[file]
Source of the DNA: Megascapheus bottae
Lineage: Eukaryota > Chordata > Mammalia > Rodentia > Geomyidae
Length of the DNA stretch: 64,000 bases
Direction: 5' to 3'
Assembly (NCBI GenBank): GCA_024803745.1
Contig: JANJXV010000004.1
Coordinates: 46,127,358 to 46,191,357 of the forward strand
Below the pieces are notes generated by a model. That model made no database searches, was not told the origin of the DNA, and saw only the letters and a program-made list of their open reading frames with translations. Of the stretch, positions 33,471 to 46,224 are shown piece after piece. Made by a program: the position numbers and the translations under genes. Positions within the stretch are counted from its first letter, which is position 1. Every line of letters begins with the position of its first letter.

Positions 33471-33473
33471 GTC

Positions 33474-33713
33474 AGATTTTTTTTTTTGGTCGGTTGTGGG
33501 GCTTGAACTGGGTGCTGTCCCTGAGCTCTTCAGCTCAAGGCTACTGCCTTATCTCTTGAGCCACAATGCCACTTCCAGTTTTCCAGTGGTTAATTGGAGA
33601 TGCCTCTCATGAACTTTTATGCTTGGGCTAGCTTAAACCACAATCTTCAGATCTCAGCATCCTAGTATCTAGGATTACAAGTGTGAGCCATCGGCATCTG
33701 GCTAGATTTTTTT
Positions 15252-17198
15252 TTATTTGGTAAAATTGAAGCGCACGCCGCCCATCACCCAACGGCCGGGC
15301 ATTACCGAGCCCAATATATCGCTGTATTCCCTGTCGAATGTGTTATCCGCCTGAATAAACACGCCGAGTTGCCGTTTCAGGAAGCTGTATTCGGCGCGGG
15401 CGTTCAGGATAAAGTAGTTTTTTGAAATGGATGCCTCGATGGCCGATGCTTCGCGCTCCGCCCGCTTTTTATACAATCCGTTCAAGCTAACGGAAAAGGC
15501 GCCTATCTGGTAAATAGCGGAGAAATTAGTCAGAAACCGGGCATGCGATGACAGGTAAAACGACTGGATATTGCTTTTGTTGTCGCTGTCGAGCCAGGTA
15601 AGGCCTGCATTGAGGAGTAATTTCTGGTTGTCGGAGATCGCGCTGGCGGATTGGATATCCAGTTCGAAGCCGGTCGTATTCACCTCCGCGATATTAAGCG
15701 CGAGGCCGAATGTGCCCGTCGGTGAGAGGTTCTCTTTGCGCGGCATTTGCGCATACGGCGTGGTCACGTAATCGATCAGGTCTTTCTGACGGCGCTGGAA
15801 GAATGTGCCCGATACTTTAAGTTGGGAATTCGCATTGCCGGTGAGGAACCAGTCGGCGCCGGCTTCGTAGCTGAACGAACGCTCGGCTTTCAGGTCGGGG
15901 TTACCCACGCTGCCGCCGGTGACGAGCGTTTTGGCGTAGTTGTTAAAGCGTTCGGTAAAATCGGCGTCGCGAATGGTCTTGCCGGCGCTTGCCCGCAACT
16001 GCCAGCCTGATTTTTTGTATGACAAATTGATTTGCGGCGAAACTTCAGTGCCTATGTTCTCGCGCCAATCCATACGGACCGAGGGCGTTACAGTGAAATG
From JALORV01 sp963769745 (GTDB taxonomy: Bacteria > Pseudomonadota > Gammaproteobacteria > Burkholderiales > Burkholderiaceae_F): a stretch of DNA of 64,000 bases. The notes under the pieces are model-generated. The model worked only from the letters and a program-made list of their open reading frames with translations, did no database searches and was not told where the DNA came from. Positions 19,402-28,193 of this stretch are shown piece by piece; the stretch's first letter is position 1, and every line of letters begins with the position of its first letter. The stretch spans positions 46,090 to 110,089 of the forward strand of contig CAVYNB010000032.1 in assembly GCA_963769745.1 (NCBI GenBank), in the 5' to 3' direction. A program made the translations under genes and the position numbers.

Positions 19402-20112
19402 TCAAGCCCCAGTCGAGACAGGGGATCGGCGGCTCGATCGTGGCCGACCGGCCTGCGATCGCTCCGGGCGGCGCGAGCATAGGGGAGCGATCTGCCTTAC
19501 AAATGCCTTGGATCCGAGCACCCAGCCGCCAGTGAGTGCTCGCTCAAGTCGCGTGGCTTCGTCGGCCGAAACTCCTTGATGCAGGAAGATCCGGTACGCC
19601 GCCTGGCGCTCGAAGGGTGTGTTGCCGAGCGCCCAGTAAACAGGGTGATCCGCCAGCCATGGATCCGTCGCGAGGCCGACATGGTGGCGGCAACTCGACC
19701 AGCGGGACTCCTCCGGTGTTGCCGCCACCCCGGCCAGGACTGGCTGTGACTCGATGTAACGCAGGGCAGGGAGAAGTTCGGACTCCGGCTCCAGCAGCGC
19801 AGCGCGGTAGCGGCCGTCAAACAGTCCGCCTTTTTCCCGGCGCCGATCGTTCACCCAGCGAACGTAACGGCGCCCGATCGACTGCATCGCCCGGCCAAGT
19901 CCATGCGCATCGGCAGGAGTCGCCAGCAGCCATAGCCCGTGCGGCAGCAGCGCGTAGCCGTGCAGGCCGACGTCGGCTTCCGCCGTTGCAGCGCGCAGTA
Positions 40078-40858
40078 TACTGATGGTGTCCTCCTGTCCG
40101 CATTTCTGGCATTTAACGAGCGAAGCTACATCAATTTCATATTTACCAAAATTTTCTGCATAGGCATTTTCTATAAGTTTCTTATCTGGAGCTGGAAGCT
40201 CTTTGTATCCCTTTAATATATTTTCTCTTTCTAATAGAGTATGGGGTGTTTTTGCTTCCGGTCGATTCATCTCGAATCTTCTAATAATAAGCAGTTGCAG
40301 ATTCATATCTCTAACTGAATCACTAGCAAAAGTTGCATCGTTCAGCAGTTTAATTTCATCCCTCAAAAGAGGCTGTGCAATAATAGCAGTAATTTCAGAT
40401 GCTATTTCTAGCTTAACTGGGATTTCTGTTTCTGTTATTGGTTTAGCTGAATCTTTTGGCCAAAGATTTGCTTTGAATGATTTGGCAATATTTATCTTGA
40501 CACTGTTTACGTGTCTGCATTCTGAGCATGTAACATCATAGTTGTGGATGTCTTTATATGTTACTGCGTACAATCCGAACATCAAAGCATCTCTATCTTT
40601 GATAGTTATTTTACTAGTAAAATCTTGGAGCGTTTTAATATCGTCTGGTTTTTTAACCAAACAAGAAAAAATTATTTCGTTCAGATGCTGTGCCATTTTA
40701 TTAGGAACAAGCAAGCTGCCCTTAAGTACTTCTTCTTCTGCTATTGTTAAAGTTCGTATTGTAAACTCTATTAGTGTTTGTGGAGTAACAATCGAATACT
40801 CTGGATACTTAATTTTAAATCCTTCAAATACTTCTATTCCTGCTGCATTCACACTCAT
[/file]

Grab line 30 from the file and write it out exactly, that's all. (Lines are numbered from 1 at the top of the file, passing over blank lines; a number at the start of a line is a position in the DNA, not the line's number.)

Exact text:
19601 GCCTGGCGCTCGAAGGGTGTGTTGCCGAGCGCCCAGTAAACAGGGTGATCCGCCAGCCATGGATCCGTCGCGAGGCCGACATGGTGGCGGCAACTCGACC